By John Hall, Vermont Fish & Wildlife
ORLEANS – One of the state’s premier wildlife watching opportunities is taking place in Vermont. The steelhead rainbow trout have started their upstream migration, leaping up waterfalls in a spectacular display of determination on their way to their spawning grounds.
Steelhead can be spotted moving up the falls during these warmer days in mid-to-late April and sometimes into early May.
Willoughby Falls and a section of river upstream are closed to fishing until June 1 to protect the fish while they are spawning, although there are great fishing opportunities a short way downstream from the falls.
“Many people may not realize we have opportunities to watch fish in Vermont just like there are for birds and mammals,” said Pete Emerson, fisheries biologist for the Vermont Fish and Wildlife Department. “Witnessing these trout migrate is a powerful reminder of the importance of maintaining healthy and connected waters to allow fish to thrive. We’re working to conserve Vermont’s waterways and the surrounding habitats so that future generations can continue to witness this incredible migration each spring.”
MONTPELIER, Vt. – The Vermont Fish and Wildlife Department has set a minimum age requirement of 12 years for their online-only hunter education course, bowhunter education course and trapper education correspondence course to begin on October 1.
“In light of the COVID-19 pandemic, we began offering an online-only option for our hunter education and bowhunter education courses as well as a correspondence course for trapper education to reduce the health and safety risk to our instructors and students,” said Education Manager Alison Thomas. “Online-only and correspondence education allow individuals interested in hunting and trapping to obtain the necessary certifications to prepare for the upcoming fall hunting seasons.”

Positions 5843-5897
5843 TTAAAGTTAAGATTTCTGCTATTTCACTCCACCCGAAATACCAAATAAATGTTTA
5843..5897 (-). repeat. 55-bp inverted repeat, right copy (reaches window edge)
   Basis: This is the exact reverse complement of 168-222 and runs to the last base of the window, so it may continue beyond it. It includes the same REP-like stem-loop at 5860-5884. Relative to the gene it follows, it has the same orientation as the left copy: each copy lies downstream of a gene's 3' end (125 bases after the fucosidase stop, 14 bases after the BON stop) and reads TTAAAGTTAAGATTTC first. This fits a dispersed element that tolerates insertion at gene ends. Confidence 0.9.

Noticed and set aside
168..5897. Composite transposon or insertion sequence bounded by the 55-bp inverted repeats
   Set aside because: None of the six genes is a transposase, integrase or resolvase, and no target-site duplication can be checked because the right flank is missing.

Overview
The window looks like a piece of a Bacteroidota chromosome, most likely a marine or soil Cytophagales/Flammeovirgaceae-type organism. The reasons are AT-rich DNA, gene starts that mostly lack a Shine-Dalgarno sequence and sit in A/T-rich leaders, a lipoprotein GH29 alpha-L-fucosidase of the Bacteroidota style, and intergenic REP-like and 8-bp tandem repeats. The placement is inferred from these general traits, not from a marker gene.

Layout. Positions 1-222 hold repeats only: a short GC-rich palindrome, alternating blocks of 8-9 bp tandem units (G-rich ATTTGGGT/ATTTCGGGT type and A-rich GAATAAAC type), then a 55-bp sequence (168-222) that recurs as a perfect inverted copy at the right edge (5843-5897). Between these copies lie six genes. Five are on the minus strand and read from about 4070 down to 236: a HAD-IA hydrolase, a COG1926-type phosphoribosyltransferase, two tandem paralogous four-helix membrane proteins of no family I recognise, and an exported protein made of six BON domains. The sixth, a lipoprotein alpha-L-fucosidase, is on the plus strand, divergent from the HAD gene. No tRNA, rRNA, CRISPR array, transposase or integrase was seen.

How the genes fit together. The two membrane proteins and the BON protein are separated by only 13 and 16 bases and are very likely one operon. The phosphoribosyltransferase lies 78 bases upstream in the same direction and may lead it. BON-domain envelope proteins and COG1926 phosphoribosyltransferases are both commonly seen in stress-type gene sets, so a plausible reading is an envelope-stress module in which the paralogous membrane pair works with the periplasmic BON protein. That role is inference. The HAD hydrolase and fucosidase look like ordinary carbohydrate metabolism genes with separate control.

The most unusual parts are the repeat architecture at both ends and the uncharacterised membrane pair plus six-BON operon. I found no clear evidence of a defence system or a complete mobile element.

“These three courses are completely remote with no in-person contact. We want to ensure that our program creates a proper system for instructing safe and responsible new hunters and trappers. We continue to offer a very limited number of traditional, in-person courses and home study programs with no age requirement.”
“While our online-only courses meet all the standards and requirements established by the International Hunter Education Association,” said Thomas, “we encourage everyone who takes an online course to also take an in-person course if available, for the added benefits of hands-on and in-person learning.”
Requests for exemptions to the age requirement for online classes should be made directly to the Hunter Education Program by calling (802) 828-1193 or emailing HunterEducation@vermont.gov. Exemptions will be considered for those youth age 12 and under that are immuno-compromised or are otherwise unable to attend in-person classes.
Anyone interested in taking hunter education classes should visit the Vermont Fish and Wildlife Department’s Hunter Education Program webpage: https://vtfishandwildlife.com/hunt/hunter-education for more information or to enroll in a course. More information is also available by calling the Hunter Education Program at 802-828-1193 or sending an email to HunterEducation@vermont.gov.
VT. Fish & Wildlife News